General Question

kfingerman's avatar

I want to run Windows software on a Mac. What to use? Parallels? VM Ware? Boot Camp?

Asked by kfingerman (992points) July 31st, 2008

I’m new at this and have no idea what I’m doing. How easy are they to install and how seamless to run? I’m a PC guy…finally making the switch but with some windows software needs.

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22 Answers

PupnTaco's avatar

I’ve had good experiences with Parallels. Boot Camp is a pain (restart to use PC software).

Which Windows apps do you need to hang on to? Maybe there are Mac equivalents…

lapilofu's avatar

I love using Parallels. It has been very handy for testing websites on windows browsers, and as long as you set the memory use to reasonable amounts, doesn’t slow down your computer very much.

xxporkxsodaxx's avatar

I remember getting into a huge argument over this a few months ago and this guy hasn’t came back to Fluther for a long time I think. I said that Parallels was the best but he argued that VM Ware was best, I’d go with the first two people and say Parallels is the way to go.

paulc's avatar

I like VMWare simply because its useful for any operating system and great for setting up builds of operating systems you want to deploy on another VMWare system.

If all you’re using is Windows, though, I’d venture that Parallels might be better since its designed just for that and likely has a lot of fine tuning and extra options that would be useful for Windows-specific tasks.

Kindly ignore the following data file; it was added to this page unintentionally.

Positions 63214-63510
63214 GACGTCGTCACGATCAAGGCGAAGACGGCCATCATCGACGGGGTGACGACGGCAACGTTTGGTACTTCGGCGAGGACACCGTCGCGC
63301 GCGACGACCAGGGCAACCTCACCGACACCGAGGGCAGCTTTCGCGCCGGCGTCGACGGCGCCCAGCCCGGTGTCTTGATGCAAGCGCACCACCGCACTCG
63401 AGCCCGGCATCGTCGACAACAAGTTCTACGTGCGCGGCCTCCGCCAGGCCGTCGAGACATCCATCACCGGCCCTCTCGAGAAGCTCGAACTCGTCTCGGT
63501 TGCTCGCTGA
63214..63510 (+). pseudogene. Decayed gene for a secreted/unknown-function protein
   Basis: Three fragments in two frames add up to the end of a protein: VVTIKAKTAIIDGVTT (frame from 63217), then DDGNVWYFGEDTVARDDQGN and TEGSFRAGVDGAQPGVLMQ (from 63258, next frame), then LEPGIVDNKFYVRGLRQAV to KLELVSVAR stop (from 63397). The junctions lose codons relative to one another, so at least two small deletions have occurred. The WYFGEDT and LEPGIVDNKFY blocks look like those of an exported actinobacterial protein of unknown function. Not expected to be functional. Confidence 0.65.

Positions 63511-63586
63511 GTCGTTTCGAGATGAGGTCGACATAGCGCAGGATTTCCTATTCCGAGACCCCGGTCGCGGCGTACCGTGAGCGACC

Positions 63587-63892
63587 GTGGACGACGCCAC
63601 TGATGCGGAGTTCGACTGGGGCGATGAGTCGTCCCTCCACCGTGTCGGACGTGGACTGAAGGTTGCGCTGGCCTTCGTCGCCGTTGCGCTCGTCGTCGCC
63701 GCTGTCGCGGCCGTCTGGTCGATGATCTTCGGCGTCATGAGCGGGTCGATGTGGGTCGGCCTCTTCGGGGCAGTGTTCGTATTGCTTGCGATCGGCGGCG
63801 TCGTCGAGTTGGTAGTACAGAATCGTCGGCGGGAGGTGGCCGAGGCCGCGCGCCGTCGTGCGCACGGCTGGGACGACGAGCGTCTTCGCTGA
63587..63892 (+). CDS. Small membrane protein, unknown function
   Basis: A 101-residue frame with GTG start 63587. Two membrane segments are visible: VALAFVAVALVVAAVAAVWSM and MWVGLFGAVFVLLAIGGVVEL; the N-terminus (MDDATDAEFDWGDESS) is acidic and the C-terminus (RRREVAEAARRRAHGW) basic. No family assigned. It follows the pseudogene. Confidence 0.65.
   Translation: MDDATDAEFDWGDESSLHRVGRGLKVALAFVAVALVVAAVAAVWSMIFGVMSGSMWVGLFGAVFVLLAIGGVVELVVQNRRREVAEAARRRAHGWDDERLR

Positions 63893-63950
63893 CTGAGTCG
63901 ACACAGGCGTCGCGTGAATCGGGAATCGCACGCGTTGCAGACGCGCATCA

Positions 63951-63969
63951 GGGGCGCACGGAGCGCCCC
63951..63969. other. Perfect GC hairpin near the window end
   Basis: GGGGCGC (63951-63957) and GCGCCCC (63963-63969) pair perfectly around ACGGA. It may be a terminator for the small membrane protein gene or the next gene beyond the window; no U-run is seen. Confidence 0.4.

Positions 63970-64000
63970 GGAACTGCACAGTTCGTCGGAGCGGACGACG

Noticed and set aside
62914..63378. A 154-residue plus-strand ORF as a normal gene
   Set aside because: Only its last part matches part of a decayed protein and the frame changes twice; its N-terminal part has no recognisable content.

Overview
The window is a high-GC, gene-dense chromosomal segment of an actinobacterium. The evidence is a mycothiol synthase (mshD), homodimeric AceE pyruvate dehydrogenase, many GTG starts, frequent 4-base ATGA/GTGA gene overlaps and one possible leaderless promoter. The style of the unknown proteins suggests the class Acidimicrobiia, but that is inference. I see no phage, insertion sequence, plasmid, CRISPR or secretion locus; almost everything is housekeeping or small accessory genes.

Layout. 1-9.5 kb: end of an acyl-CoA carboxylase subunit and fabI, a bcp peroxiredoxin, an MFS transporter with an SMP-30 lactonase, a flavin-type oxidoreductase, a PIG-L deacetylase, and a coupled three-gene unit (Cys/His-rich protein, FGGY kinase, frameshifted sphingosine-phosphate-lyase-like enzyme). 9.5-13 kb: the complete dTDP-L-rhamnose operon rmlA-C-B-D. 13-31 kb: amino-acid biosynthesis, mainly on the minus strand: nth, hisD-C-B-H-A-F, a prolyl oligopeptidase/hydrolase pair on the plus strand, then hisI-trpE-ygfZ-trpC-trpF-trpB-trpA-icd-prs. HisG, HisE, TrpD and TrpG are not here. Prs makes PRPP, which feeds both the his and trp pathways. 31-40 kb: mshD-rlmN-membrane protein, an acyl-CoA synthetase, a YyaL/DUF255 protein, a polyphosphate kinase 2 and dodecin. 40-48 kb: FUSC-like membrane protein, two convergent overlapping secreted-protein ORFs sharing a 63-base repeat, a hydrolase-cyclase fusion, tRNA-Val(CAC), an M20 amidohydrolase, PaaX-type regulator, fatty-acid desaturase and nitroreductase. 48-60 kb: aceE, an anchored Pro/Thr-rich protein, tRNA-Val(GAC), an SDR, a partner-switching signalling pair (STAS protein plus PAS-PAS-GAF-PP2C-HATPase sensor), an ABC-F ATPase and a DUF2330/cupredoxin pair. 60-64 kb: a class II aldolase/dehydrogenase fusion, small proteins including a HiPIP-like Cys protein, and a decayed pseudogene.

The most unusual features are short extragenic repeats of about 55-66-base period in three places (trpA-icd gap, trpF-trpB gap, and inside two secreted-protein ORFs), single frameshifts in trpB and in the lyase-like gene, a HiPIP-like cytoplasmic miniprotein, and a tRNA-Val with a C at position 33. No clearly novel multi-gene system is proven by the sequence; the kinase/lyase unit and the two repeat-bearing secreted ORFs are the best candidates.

chaosrob's avatar

I set up Boot Camp, but then used that partition in VMware. I started out using Parallels, but the networking problems finally got to me. VMware appears to be much more stable.

woodlandanimals's avatar

I started out with Parallels but i also had networking pains, so moved over to VMware and it has been awesome.

btko's avatar

I don’t mind BootCamp at all.. depends what your goals are. I just wanted an environment to play some windows games I have. If I want to play one I boot up in Windows… otherwise I go OSX.

If it’s for testing I would use one of the others.

iwamoto's avatar

Vmware fusion is my weapon of choice into the lair of worlds most horrible OS, just try the beta for fusion 2, with a lot more usability…get it here

Lovelocke's avatar

As far as I knew, you could dual-boot your system to run MAC OS (whatever) and Windows XP/Vista. You have to create a 2nd partition on your hard drive, one big enough to house Windows and whatever software you believe you’ll use (some people do a 40GB Partition to run Windows and their Games).

If you don’t want to take it that far, I wouldn’t try to emulate another operating system in anything except VMware… but even then, it’s typically just to navigate the operating system and not really to run applications inside an emulated environment.

jballou's avatar

It really depends on what your needs are. Boot Camp is a great way to run windows as if you had a PC. I like Paralells which allows me to run Windows apps alongside Mac apps, which is great for me as a web developer. However, if I was more into gaming (for example), I might lean more towards Boot Camp instead. It’s about picking what’s right for your needs.

P.S. Someone earlier said something about emulation- just to let you know none of the 3 choices emulate windows, they allow your Mac to run it natively if you’re on a Intel-based Mac. Emulation is only necesary for PowerPC-based Macs, and if that’s the case your choices are pretty much limited to Virtual PC.